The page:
How an employment law caseworker in Brighton obtained compensation for a disabled teacher, dismissed whilst off sick.
Karen had served many years as a successful teacher when she started a new job at a local school. Unfortunately, she became seriously ill during her first term and had to take time off to undergo tests. Her condition deteriorated and she became unfit for work, prior to Christmas, and wasn’t able to return for the Spring term.
Her doctors were unable to diagnose her symptoms which were affecting her auto-immune system. She had a succession of tests, with a tentative diagnosis of chronic fatigue syndrome, but none of these were definitive.
Karen was referred to Occupational Health whilst she was still waiting for the problem to be identified so treatment could start. She was due to attend a follow up meeting with her specialist and the Occupational Health report indicated that her prospects of returning to work would be clearer after the review with her consultant had taken place.
The school had an ill health capability procedure for dealing with sickness. Normally staff would go through several review stages before dismissal would be contemplated.
Notwithstanding this policy, Karen’s school decided to arrange a stage 3 hearing to consider a recommendation to dismiss her. Worse still, they arranged it for the day she was due to see her specialist.
We advised Amy that she was disabled for the purposes of the Equality Act 2010. The definition of disability requires an impairment to have lasted, or be expected to last at least a year. Karen’s symptoms were such that it was likely that her impairment would last more than 12 months.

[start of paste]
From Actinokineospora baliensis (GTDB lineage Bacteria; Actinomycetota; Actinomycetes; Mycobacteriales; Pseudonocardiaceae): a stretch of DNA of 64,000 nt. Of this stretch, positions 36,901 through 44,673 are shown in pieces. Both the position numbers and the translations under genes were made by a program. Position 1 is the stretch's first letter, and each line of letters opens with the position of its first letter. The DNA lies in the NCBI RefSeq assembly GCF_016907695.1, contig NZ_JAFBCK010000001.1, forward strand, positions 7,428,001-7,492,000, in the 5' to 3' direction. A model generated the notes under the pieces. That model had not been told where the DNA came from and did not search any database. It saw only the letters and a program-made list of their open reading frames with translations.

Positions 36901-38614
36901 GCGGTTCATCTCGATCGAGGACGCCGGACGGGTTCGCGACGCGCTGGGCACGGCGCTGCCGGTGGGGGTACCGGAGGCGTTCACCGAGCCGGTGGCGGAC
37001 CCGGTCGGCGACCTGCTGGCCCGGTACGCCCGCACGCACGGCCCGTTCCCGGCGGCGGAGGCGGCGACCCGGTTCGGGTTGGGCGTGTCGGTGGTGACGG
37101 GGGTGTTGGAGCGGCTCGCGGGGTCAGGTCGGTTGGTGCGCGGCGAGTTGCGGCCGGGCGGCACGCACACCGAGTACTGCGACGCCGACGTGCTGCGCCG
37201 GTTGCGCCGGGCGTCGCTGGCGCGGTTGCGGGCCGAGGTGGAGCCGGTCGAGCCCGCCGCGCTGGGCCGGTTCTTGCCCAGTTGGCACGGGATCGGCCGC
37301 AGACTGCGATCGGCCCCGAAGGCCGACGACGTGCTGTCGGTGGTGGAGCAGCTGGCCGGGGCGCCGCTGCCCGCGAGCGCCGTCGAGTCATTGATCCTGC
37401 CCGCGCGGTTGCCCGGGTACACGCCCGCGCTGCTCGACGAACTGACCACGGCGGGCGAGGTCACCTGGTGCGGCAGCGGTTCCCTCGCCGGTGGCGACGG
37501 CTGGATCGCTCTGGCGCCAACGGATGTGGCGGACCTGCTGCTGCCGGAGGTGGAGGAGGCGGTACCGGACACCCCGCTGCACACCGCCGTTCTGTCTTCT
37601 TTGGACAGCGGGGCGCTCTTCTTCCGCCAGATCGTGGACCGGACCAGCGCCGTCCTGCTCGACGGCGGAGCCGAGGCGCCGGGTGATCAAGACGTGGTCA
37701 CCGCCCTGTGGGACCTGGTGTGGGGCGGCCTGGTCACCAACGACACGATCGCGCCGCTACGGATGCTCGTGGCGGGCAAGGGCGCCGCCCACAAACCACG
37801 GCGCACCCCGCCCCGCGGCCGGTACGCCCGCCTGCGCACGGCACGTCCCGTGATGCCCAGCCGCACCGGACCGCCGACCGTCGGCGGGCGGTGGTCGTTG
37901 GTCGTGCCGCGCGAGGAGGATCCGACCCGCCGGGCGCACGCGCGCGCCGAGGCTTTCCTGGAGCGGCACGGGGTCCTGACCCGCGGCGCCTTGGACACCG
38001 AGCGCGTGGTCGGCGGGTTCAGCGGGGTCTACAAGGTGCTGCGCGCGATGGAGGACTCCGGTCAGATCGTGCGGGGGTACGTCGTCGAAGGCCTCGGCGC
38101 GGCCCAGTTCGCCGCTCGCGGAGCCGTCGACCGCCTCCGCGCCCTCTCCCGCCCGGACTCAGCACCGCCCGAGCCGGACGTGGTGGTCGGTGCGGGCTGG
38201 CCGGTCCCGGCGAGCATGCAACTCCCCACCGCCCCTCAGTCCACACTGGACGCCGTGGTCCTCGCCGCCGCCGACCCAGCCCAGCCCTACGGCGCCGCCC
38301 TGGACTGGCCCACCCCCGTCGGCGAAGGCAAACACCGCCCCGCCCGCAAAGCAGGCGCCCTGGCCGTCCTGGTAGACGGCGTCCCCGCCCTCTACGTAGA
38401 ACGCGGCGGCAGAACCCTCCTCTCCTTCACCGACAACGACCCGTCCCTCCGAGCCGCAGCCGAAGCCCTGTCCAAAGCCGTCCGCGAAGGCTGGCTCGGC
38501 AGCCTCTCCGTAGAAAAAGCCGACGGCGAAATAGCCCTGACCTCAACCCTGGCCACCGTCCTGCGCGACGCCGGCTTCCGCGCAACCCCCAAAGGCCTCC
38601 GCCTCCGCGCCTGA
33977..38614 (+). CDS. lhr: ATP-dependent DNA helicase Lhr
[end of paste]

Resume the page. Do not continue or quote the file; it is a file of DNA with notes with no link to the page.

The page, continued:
We informed Karen that if her employer dismissed her due to her sickness absence, this would be discrimination arising from disability. The school would not be able to justify this, when the latest Occupational Health advice was to wait and see what the specialist said.
Karen emailed the school to assert that she was disabled. She identified the discriminatory treatment the school was proposing. She also informed them that she could not attend the hearing as she would be seeing her specialist.
Nevertheless, the school went ahead in her absence, although she was not aware of this until she received a notice of dismissal several days later, to take effect at the end of term.
The notice provisions under Karen’s contract required meant that in order for that period of notice to be effective she should have been informed of her dismissal on the day the hearing had taken place.
We advised Karen that dismissal cannot occur without someone knowing about it and that she was contractually entitled to 4 months’ additional notice.
We negotiated with the school on Karen’s behalf asserting her right to proper notice and that she had been the victim of disability discrimination.
Negotiations took some time, during which Karen’s health did not improve. It became apparent that she was not going to be able to return to work in the near future.
We were able to agree terms under which Karen received the pay she would have received up to the end of the extended notice period and payments were made into her pension scheme to make up any pension losses.
Teachers are entitled to two levels of ill health retirement pay, linked to their pension. They have two years’ in which to make an application. This meant that when Karen received her diagnosis of a rare form of cancer, she was still able to make an application for these payments, either on the basis of her being unable to teach again, or alternatively because she would never be able to work again.